Adelle Waldman’s debut novel, The Love Affairs of Nathaniel P., candidly charts the inner life of 30-year-old Nate Piven as he searches for personal and professional fulfillment. At the novel’s onset, Waldman’s prickly protagonist is on the cusp of great things—his first book (that came with a handsome advance) is scheduled for publication within months and he’s garnering coveted assignments from well-respected magazines. On the romantic front, things aren’t quite as copacetic. “Nate had not always been the kind of guy women call an asshole,” writes Waldman near the beginning of her novel. “Only recently had he been popular enough to inspire such ill will. Growing up, he had been considered ‘nice.’”
Told via a limited third-person perspective, The Love Affairs of Nathaniel P. gives readers a front-row seat to Nate’s multitude of dates and flirtations with many suitable young women. More recently, there was Juliet, Elisa, and Greer. During his earlier years, there was Michelle and Kristen. As the narrative progresses, the story largely trains on the evolving and then-unraveling relationship between Nate and Hannah.
The idea of a novel told by a narcissistic young man initially started as an exercise for 36-year-old Waldman. “It was like a lark or a dare,” explains the author. “The idea seemed so simple that there had to be a flaw. I was reading novels about smart men from the provinces that come to the city and conquer the world with their intellect—from Roth and Bellow to more recent novels. I thought, I would like to write one of those, but spend a little more scrutiny on the male protagonist and how he treats women.”
As a reader, we are with Nate as he objectifies and judges women. Waldman writes: “Was this so wrong? Why do women get away with pathologizing men for not wanting girlfriends? There are entire Web sites written by supposedly smart, ‘independent’ women who make no bones about calling such men immature at best, assholes at worst.” Indeed, at times, it is painful to witness Nate’s ongoing rationale about his misguided ways with women.
At the same time, Waldman is consistent and convincing in her third-person narrative, never breaking the contract with the reader. We are always squarely in the limited mindset of a bachelor/writer living in an apartment of squalor in Brooklyn. “Nate held his coffeepot up to the light,” writes Waldman. “Its bottom half was a mash-up of pale brown stains with dark outlines, a fossil record of every pot of coffee he’d made since the last time he cleaned the thing.”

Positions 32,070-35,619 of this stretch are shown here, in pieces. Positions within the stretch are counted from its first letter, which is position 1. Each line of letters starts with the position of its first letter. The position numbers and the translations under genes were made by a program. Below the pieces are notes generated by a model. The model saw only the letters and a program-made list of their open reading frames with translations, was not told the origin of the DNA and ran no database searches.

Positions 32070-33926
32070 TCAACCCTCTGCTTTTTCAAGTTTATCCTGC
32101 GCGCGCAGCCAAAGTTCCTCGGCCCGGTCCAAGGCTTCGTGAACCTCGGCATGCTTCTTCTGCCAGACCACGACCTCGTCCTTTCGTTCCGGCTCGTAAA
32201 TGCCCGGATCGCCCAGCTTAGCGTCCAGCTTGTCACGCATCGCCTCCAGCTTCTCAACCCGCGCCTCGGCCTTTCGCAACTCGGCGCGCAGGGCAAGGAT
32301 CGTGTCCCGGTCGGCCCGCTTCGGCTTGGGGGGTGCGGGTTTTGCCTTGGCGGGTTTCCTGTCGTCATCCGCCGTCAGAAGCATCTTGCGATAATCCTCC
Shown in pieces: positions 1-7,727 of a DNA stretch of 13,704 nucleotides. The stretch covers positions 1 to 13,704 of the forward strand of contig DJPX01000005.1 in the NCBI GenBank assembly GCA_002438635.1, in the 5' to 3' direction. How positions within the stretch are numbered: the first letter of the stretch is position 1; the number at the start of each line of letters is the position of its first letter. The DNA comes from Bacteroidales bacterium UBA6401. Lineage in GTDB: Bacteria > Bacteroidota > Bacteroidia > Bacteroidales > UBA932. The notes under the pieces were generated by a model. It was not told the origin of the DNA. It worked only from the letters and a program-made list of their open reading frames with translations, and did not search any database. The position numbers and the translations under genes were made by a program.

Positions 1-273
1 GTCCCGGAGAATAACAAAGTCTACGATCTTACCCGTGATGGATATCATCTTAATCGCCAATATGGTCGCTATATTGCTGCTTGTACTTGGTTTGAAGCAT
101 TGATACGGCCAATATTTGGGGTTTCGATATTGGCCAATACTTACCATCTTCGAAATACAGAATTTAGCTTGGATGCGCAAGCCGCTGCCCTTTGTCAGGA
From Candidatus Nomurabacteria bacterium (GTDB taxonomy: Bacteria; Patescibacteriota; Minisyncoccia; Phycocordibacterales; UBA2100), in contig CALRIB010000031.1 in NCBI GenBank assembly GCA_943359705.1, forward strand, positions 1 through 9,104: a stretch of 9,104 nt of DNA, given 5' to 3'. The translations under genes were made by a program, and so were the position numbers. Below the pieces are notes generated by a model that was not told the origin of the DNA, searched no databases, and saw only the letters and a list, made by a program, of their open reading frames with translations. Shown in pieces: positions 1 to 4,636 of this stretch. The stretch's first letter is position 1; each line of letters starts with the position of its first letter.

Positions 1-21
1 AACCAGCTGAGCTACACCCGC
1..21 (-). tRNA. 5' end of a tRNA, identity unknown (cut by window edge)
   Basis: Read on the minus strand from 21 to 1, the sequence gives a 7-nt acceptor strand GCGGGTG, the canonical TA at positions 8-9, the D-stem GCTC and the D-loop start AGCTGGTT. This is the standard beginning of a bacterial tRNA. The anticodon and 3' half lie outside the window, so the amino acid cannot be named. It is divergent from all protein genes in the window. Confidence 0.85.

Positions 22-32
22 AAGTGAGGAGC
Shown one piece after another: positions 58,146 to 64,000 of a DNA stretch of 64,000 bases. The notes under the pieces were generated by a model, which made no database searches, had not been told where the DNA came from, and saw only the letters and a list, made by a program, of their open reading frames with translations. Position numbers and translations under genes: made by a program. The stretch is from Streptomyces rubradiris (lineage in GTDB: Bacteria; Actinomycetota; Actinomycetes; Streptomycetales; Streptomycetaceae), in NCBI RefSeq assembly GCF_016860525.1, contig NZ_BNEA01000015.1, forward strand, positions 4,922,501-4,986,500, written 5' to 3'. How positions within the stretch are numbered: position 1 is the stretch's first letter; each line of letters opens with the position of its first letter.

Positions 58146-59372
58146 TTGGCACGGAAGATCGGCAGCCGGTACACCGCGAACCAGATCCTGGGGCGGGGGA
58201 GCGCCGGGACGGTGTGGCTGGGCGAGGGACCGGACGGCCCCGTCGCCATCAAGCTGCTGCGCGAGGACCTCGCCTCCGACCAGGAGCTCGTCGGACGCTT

Waldman’s strengths as a writer often come through in her vivid descriptions, particularly those of the city. “The chains of white lights lining the cables of the other East River bridges were like dangling necklaces beneath the brightly lit towers, a fireworks display frozen at its most expansive moment,” the author writes. “The view, familiar and yet still—always—thrilling, in combination with the plastic smell of the taxi, made him feel almost giddy.”
“I had years of experience to draw from,” says Waldman, having been single herself in New York City for multiple years before meeting her now-husband, writer Evan Hughes (Literary Brooklyn: The Writers of Brooklyn and the Story of American City Life). “The idea felt like it had a lot of advantages because the character was very, very different from me. It was freeing and easy, and allowed me to see him more objectively.”
Waldman also drew inspiration from 19th century writers, such as Jane Austen and George Eliot (the epigraph of the novel is from Eliot’s historical novel, Romola), and their precise psychological portraits of characters. “I like the idea of writing a novel that is very much of the contemporary world, but also has some of the 19th-century elements,” she says. Other literary sources of inspiration included Richard Yates’ Revolutionary Road and Philip Roth’s Goodbye, Columbus.
Prior to becoming a novelist, Waldman primarily worked as a journalist, first as a reporter at The New Haven Register and then The Cleveland Plain Dealer. After serving as a columnist for the Wall Street Journal, Waldman decided to hang up her journalist hat and pour her energies into fiction writing full-time. She moved back in with her parents and drafted a 500-page novel in six months. “It was the first time I wrote something with a beginning, middle, and end,” Waldman remembers of her first attempt at a novel. When she didn’t have success selling it, she decided to try a second idea. “Instead of returning to full-time mainstream journalism, I decided to write book reviews and teach, because this kind of work was better suited to writing fiction,” says Waldman.
Was it hard to write a main character that isn’t very likable? “I grappled with the character of Nate, because I found him somewhat unsettling,” Waldman explains. “I wanted to try and make Nate feel real rather than conform to any idea.” In the end, Waldman hopes that she offers an authentic contemporary take on the challenges of today’s urban dating scene. “I think the experience of dating is too trivialized,” she says. “It can be painful. There is a certain brutality, and there are emotional stakes. I hope that comes through in the novel.”
S. Kirk Walsh has written for Guernica, The New York Times Book Review, The Boston Globe and The San Francisco Chronicle, among other publications. She is at work on a novel.